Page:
Browsing the archives for the Protektor tag.

Protektor and Leap of Faith

Film, Lily's notes

Protektor, a film by Marek Najbrt, is a sophisticated, artful and  intelligent film which takes place in Prague during the Nazi occupation. It is an unusually nuanced film which feels truer to what it must have felt like to live through that time period…it is heads and shoulders above the many films produced in a “heroic”, or even worse , the new “vengeful mode” .

The cross currents of the love story intertwined with the severe time period, the ambivalence of some of the characters, and the aspect of chance in life is completely absorbing. Also, this film has a film-within-a-film,  which evokes the films of the 40’s perfectly. The film visually makes reference to art of the 40’s, and is in Czech.

I would put Protektor on my must-see list.


Leap of Faith, a documentary About Converting to Orthodox Judaism in America, follows four diverse families, who live in the United States, as they consider conversion to Orthodox Judaism.

Since Judaism does not seeks converts,  those of us who were born Jewish are frequently fascinated by converts to Judaism and want to know a great deal about their attraction, decision, experiences and the reaction of their families. This film will satisfy a some of that interest, without having to be tempted to be rude and actually ask a convert you may know any overly personal questions.   The film examines only a very specific part of the story: converts to Orthodox Judaism in the  US. This particular scope is quite understandable considering that the film-makers themselves are Orthodox Jews married to women who have converted to Judaism.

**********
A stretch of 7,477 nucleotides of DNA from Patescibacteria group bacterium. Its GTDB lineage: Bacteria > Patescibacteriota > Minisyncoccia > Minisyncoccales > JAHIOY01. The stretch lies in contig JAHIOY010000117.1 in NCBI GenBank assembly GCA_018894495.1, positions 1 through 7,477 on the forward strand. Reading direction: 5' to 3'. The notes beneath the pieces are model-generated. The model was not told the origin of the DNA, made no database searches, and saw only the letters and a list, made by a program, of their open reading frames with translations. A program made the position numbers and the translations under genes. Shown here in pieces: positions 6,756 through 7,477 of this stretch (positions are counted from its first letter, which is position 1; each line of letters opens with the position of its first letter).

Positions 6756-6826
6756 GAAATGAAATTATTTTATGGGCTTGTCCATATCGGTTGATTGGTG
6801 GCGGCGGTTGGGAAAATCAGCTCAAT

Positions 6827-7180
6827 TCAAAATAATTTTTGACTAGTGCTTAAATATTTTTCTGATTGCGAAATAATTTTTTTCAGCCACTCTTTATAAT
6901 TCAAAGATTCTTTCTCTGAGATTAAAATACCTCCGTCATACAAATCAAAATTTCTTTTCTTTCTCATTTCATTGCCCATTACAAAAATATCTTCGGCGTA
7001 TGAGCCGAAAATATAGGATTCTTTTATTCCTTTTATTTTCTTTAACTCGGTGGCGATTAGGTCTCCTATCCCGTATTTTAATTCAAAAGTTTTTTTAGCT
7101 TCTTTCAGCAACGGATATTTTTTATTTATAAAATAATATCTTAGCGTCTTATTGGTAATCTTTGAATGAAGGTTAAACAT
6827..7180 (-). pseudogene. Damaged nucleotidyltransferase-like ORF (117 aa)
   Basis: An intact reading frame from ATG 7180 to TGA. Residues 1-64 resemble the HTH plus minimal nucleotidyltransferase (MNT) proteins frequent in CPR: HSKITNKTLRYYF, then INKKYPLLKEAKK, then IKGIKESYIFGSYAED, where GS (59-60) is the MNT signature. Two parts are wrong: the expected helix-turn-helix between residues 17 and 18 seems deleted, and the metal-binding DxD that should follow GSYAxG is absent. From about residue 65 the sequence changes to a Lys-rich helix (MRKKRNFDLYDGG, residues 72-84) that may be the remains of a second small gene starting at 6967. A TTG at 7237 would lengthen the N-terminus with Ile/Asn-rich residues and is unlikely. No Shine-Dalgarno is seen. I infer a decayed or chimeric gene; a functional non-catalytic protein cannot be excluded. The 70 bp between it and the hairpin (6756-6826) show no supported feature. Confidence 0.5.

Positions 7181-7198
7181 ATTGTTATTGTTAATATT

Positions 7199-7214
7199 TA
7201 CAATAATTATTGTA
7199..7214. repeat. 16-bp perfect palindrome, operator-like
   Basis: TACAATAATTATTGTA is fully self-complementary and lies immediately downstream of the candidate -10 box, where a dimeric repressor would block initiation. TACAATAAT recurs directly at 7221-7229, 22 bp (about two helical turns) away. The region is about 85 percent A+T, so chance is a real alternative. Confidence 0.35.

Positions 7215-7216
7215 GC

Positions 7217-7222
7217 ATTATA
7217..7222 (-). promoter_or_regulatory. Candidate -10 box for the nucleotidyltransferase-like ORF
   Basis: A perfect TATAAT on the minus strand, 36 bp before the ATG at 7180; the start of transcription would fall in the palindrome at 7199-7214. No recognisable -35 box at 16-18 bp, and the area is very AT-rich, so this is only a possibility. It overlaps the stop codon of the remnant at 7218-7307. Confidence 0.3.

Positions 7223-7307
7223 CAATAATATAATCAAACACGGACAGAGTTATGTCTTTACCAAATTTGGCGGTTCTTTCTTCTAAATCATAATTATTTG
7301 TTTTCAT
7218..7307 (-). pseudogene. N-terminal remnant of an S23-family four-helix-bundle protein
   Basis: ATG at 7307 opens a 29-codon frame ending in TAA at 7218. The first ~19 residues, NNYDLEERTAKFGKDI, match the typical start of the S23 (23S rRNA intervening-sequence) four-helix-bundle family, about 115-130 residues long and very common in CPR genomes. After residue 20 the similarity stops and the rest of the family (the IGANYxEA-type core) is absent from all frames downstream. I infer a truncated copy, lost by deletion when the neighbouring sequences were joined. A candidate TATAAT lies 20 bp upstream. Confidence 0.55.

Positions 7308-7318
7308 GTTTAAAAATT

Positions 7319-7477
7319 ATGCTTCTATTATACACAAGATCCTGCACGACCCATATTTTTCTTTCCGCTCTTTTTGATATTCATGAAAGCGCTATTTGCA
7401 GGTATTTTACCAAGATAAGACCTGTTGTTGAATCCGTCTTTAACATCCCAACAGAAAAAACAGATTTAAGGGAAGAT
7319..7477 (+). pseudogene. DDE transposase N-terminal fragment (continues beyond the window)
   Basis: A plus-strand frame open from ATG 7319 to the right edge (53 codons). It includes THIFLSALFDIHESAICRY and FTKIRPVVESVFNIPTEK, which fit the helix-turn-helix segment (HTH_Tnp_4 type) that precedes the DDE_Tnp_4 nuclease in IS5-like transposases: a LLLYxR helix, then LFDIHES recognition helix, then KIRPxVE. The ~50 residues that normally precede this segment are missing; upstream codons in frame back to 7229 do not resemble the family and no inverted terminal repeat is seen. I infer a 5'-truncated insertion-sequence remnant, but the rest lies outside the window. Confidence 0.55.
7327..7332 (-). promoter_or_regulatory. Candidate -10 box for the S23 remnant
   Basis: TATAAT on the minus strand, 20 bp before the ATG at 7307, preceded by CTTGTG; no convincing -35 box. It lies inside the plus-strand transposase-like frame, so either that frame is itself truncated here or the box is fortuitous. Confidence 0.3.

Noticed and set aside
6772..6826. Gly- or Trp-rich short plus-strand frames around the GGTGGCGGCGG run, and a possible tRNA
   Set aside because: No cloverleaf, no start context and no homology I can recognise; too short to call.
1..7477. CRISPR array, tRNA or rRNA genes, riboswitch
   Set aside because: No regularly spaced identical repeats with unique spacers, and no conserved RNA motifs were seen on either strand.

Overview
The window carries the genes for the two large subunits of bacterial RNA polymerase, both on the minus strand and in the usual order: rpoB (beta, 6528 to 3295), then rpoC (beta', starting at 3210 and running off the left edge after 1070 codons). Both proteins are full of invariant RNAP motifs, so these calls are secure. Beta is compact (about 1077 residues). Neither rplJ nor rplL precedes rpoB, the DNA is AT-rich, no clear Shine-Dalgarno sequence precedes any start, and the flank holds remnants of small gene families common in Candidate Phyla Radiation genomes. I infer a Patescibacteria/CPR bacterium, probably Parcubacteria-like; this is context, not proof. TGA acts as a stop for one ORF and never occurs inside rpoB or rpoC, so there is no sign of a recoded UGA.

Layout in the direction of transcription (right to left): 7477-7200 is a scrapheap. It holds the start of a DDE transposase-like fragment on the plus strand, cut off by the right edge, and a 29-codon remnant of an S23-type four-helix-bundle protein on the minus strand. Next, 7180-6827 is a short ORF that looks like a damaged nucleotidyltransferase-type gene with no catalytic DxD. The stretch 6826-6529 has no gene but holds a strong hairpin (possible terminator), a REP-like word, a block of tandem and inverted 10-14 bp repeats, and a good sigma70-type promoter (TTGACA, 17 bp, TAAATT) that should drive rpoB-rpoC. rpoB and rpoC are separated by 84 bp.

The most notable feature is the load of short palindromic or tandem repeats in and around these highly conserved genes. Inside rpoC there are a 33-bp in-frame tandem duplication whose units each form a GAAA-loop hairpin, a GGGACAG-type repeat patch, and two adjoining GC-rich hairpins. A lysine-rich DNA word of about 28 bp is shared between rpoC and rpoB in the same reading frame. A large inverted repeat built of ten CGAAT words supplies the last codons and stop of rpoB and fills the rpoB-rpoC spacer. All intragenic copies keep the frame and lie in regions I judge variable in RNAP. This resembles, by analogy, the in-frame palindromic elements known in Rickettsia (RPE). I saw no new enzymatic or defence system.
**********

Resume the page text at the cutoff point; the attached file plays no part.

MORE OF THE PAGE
We meet  a lovely Trinidadian woman raised in a warm religious Christian home.  Her loving family, her story of attraction to Judaism, her personal struggle,  and the reactions and kindness of her supportive family are a lovely example of the best of family values. There is a single mother and her son, an elderly couple, and a once devout Christian family with teenage children who all convert.

All of the families are fascinating to watch. In one family, we meet a woman so upset by the conversation of a relative, that she asks the interviewer “What do you call your religion” and she says that even the name “sounds ugly” to her. Makes you squirm, we really do not expect such a blatant anti-Semitic remark.

The most revealing question of all is never verbally answered: the interviewer asks one of the Hasidic Rabbis involved in the conversions if he would like a child of his to marry a convert.

I left with the feeling that although this is a fascinating and worthwhile film, I had seen only an extremely limited picture of people who convert to Judaism in the US.

These films are included in the current 19th Annual New York Jewish Film Festival at the Reade Theater in Lincoln Center. More details are on the festival site.

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